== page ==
8. Using a QR Code With No Explanation as to Why it Should be Scanned

Perhaps the biggest problem with QR codes is that a lot of companies simply slap a QR code on to everything they do. The assumption is that people will know what to do and just go ahead and scan the code out of curiosity. That’s a lot of assuming, and you know what the old saying is about people who assume. Tell people why they should scan the code. Compel them, even! Don’t assume that a person will be so desperate to learn more about you that they will scan any QR code you offer.

Those are 8 big faux pas I’ve seen when it comes to QR codes. The sad thing is that these kinds of poor uses have tarnished the reputation of QR codes as a marketing tool, and that’s a shame. They can be extremely versatile and useful–if done right.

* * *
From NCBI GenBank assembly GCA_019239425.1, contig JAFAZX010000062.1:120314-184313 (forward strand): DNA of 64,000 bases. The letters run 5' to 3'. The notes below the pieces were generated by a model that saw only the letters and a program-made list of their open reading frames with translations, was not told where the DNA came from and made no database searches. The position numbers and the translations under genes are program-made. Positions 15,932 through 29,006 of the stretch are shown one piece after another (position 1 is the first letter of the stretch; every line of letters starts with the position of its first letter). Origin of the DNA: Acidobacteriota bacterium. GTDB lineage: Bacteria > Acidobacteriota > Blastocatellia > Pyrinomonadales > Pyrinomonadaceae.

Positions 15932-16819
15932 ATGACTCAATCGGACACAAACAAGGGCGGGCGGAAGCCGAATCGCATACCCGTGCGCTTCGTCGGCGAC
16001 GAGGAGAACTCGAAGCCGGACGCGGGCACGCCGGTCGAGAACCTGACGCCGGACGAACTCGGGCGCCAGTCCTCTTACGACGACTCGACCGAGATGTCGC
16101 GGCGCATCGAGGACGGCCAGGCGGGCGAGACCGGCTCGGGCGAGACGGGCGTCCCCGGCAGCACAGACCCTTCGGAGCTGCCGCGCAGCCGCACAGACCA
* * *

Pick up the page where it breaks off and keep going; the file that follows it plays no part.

What silly mistakes have you seen when it comes to QR codes? What else should people avoid? We’d love to hear your thoughts!

  • To add to the mix if you print the word QR Code next to the code you should also add the copyright information. nnnSomething similar to #5 I once was doing a QR code contest and they placed a QR Code in a place where you could not get your phone camera at a certain spot to read it. nnn

    • Yeah, people forget how finnicky those scanners can be!nnnThanks Raul 🙂